Section 302 read with Section 34  of  the  Indian  Penal  Code  [hereinafter
referred to as "IPC"] for the murder of Jagsir Singh on 17.10.1998 at  about
2.15 pm at village Ganga (Dabwali), District Sirsa, Haryana.

The relationship between the parties is as follows:



                                    [pic]

2.    According to the  prosecution,  on  17.10.1998  at  about  2.15  p.m.,
Jagsir Singh left his home to go to a shop  for  purchasing  Zarda  (chewing
tobacco).  His house was  adjacent  to  the  house  of  the  accused.   Soon
thereafter, his brother  Mander  Singh  (PW13),  his  wife  Sukhwinder  Kaur
(PW14) and Paramjit Kaur heard hot  words  being  exchanged  between  Jagsir
Singh (deceased) and the accused.   Mander Singh along with Sukhwinder  Kaur
went out of their house to see as to what had happened.  They saw  that  the
accused had surrounded Jagsir Singh.  Accused Gurjit and Surjit  were  armed
with 'kassis' (spades) whereas Gurdial Singh, the father of the accused  and
Surjit Kaur, their mother, were unarmed.   Gurdial  Singh  and  Surjit  Kaur
exhorted Gurjit and  Surjit  that  Jagsir  Singh  be  taught  a  lesson  for
bringing the 'Kanungo' (revenue inspector) to the  village  for  demarcation
of their property.  Gurjit then struck Jagsir Singh on the back of his  head
with a 'kassi', causing him to fall.  Thereafter, Surjit also struck  Jagsir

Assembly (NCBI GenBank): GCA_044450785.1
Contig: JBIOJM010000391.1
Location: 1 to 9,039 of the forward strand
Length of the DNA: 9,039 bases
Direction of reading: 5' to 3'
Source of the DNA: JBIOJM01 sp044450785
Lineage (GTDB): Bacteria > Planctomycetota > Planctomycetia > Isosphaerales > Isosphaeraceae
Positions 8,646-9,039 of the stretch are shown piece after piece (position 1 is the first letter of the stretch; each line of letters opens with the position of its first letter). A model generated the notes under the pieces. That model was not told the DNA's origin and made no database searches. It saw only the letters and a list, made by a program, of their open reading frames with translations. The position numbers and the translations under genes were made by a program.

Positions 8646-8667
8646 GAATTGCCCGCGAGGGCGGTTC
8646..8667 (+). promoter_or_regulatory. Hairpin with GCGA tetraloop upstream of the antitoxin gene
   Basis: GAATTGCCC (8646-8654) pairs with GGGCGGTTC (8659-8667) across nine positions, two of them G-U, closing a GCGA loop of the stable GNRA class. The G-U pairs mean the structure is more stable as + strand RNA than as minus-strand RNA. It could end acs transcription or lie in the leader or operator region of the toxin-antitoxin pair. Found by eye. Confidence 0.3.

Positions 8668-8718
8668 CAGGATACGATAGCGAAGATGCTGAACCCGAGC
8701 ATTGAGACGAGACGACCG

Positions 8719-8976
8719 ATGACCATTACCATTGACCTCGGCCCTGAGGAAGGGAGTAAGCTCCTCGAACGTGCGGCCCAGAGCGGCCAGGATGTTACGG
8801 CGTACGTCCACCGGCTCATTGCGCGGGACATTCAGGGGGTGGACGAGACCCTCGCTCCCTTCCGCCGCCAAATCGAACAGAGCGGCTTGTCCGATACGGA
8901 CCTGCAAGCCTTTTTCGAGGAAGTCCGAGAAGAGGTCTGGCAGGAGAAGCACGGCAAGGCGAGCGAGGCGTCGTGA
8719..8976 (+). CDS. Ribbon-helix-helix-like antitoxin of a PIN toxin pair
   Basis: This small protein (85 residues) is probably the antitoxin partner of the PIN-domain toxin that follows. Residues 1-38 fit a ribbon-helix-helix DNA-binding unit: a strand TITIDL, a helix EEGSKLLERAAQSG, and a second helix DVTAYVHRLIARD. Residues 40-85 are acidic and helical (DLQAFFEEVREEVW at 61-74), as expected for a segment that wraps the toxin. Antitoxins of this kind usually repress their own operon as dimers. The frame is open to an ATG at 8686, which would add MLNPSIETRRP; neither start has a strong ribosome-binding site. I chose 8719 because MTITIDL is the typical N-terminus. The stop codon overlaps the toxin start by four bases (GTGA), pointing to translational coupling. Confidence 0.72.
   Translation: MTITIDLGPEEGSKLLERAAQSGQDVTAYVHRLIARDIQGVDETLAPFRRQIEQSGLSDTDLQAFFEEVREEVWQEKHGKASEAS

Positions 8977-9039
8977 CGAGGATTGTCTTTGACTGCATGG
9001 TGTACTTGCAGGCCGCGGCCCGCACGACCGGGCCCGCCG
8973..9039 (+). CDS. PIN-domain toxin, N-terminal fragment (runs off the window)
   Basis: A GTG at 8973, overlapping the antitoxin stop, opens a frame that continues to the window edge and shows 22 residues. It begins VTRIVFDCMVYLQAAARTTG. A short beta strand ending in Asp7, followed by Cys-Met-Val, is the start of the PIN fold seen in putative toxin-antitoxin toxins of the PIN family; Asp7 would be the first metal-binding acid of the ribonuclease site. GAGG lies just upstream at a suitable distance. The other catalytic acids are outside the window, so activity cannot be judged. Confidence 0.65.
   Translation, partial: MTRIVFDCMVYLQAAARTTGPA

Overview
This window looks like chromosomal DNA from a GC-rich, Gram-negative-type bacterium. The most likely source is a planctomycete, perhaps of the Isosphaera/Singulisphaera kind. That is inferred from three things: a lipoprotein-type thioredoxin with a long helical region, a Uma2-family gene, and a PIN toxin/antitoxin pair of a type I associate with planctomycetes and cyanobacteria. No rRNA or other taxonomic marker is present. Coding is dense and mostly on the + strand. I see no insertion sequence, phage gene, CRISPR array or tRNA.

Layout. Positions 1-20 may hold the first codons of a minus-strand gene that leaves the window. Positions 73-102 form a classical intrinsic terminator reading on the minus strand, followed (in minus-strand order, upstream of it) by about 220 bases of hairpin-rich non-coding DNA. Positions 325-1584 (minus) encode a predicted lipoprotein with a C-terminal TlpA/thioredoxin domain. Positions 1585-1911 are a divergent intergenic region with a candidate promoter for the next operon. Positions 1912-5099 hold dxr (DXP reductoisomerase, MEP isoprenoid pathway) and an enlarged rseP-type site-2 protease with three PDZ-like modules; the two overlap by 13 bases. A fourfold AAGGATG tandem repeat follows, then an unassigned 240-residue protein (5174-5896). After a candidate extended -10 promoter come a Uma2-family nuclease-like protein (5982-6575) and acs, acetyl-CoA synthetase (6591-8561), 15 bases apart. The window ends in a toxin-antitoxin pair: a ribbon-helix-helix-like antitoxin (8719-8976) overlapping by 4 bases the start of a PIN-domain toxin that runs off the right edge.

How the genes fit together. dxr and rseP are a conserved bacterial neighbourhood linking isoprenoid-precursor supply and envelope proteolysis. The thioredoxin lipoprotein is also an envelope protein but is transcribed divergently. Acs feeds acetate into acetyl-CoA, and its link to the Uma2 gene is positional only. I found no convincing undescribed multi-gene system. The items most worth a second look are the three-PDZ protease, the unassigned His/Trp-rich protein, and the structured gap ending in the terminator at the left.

Singh on his face with a 'kassi.'  Accused Surjit Kaur then  dragged  Jagsir
Singh towards the village lane.



3.    As per the prosecution,  Mander  Singh  (PW13),  the  brother  of  the
deceased and Sukhwinder Kaur (PW14)  had  been  restrained  by  the  accused
Gurdial Singh and his wife Surjit  Kaur  from  approaching  the  site  where
Jagsir Singh had been cornered by the accused  brothers.  Mander  Singh  and
Sukhwinder Kaur made frantic calls for help, thereby attracting many  people
from the locality to the scene of the incident.  The  accused  escaped  from
the scene with their weapons.



4.    Jagsir Singh was immediately removed to the Community  Health  Centre,
Dabwali.  The doctor there provided  first  aid  and  referred  him  to  the
General Hospital at Sirsa, which is at a distance of about 60 Kms, where  he
was declared as brought dead.